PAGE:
The Global Community has held the Global Data Measurement and Assessment
ever since 1985. A short list of our previous work on the Global Data Measurement and Assessment
aspects and issues.
For more recent work on the Global Data Measurement and Assessment
aspects and issuesread the following table.
|| Theme and Author
|| Read contents
| December 8, 2007
|| Peak Oil And The Vision In The Mirror
by Aaron Wissner, Countercurrents.org,
Aaron Wissner, Organizer, Local Future Network
What happens when the energy supply stops growing, but the population continues to grow?
More importantly, what happens when the energy supply begins to decline, as population continues to grow?
Peak oil is not simply an issue of learning to conserve or finding ways to do more with less. It isn't simply about the possibility of economic
collapse, war, starvation or global pandemic. It isn't just about changing our behaviors or our beliefs. It is about turning ourselves inside-out, and not only
surviving the transformation, but also being and living equal and in harmony with all the rest.
| December 7, 2007
|| Forests Could Cool or Cook The Planet
by Stephen Leahy , Countercurrents.org,
BROOKLIN, Canada, Dec 7 (IPS) - A two-degree Celsius rise in global temperatures could flip the Amazon forest
from being the Earth's vital air conditioner to a flamethrower that cooks the planet, warns a new report released at the climate talks in Bali, Indonesia Friday.
The trees of the Amazon contain at least 100 billion tonnes of carbon -- 15 years worth of global emissions from all sources, he said. "It's not
only essential for cooling the world's temperature but also such a large source of freshwater that it may be enough to influence some of the great ocean currents."
It is in everyone's interest to keep the Amazon intact, but deforestation continues apace, driven by expanding cattle ranching, soy farming, conversion into sugar cane for
biofuel and logging. This assault is drying out the forest, making it more vulnerable to burning. Rising global temperatures are also increasing evaporation rates,
drying the forest further.
| November 11, 2007
|| Deal climate injustice at home: Greenpeace India |
by ASHOK B SHARMA
published by Indian Society For Sustainable Agriculture and by Indian Express Newspapers (Mumbai) Ltd.
More than 800 million poor people in India are bearing the burnt of climate change. This is partly due to the emissions caused by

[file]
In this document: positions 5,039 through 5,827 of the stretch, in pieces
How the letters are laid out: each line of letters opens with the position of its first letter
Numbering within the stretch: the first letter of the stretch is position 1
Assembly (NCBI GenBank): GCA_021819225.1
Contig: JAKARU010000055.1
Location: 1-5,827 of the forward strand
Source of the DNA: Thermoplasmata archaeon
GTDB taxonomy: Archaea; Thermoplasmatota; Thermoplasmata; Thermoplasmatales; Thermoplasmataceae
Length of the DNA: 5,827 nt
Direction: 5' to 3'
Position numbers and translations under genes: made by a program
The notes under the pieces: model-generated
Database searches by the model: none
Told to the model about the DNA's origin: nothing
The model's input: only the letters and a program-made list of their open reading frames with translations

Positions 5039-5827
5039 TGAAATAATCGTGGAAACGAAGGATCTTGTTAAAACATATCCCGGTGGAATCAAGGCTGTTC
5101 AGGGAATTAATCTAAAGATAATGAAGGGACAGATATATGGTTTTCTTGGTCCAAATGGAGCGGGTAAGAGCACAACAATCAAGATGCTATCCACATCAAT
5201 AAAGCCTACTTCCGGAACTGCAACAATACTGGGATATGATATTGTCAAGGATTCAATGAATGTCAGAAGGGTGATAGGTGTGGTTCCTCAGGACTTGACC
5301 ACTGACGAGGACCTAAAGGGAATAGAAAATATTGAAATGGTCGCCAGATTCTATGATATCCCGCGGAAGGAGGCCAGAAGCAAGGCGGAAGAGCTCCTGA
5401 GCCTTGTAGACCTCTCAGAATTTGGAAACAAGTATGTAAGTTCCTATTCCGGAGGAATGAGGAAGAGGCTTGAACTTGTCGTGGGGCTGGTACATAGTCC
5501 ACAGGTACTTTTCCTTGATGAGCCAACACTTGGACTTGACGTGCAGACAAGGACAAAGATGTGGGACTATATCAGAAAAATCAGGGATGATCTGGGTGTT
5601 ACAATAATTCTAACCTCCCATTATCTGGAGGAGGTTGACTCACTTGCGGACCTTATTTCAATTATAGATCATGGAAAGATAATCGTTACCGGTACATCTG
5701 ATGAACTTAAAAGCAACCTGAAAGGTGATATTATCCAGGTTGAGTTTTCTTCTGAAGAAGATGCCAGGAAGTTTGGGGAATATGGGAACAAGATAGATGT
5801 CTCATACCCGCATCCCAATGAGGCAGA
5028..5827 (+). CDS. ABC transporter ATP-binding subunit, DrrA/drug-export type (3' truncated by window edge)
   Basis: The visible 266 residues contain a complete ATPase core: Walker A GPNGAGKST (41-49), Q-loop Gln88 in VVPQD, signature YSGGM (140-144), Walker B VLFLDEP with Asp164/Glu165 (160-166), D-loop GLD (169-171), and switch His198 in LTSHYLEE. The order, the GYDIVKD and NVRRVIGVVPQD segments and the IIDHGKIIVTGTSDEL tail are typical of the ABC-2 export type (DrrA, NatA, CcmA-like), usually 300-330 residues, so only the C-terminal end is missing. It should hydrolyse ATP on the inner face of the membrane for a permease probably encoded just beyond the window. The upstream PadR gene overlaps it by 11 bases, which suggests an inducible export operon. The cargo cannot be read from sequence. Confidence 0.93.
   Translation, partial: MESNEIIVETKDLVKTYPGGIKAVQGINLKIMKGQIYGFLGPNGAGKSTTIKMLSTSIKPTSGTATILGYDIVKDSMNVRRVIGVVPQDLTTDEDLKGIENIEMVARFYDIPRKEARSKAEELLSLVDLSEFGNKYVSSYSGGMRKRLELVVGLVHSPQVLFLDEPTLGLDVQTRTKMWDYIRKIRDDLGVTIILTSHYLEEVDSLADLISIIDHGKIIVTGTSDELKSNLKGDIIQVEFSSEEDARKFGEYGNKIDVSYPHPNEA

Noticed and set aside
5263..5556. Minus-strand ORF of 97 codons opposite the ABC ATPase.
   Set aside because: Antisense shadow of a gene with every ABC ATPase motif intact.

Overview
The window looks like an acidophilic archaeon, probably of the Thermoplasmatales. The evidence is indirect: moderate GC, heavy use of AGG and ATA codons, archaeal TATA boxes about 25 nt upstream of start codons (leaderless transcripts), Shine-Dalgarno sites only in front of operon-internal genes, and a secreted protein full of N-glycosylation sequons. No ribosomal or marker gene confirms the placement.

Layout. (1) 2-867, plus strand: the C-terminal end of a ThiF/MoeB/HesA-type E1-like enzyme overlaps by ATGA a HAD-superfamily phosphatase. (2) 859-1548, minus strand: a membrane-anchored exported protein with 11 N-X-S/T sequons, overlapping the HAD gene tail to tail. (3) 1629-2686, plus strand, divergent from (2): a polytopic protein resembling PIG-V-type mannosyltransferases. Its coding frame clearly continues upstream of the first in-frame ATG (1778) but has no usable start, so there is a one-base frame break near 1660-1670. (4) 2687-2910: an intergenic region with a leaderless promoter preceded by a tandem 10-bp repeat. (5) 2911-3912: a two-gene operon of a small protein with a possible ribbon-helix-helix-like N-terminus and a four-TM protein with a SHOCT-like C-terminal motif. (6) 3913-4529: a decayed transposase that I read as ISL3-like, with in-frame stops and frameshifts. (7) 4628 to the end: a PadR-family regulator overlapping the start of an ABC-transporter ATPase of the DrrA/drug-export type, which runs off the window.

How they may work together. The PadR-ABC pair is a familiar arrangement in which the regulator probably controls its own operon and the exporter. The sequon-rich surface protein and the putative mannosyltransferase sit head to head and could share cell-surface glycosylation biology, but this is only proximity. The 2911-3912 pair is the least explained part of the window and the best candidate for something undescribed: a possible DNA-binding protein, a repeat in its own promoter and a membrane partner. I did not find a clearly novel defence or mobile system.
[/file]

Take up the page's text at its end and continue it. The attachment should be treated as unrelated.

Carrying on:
the few privileged rich people in the country, said a report released by Greenpeace India Society. The report on climate injustice entitled `Hiding Behind the Poor’
urged the government to apply the principle of “common but differentiated responsibilities” in the country to deal with the situation arising out of climate change.
The study authored by G Ananathpadmanabhan, K Srinivas and Vinuta Gopal, however advocated India’s right to seek common but differentiated responsibilities at the global level.
Referring to the principle of common but differentiated responsibilities, it said that India claims its right to development and thus its right to consume more energy from
fossil fuels, asking developed nations to create the carbon space. Implicit in this is the notion that the developed countries need to decrease their carbon dioxide emissions
drastically so that developing countries can still increase theirs without pushing the planet in the direction of climate change.”
However, the study pointed out that over the last few decades, emissions of rapidly developing countries like India and China have surged. In fact, rankings by the WRI of
top GHG emitters has US on top and developing countries such as China and India are ranked at No 2 and 5 respectively, making them amongst the world’s biggest emitters.
The Greepeace India made an urgent plea to the government to consider the situation especially when the next round of negotiations for the second phase of Kyoto Protocol
is scheduled to take place in Bali in Indonesia in December, this year.
The Greenpeace India report further said that India was faced with two sharply contradictory realities. On the one hand there was a rapidly growing rich consumer class
which has made the country the 12.
The largest luxury market in the world and on the other hand India has become the home to more than 800 million poor people on the planet who are extremely vulnerable to
the impacts of climate change. India’s per capita carbon dioxide emission has averaged to 1.67 tonne.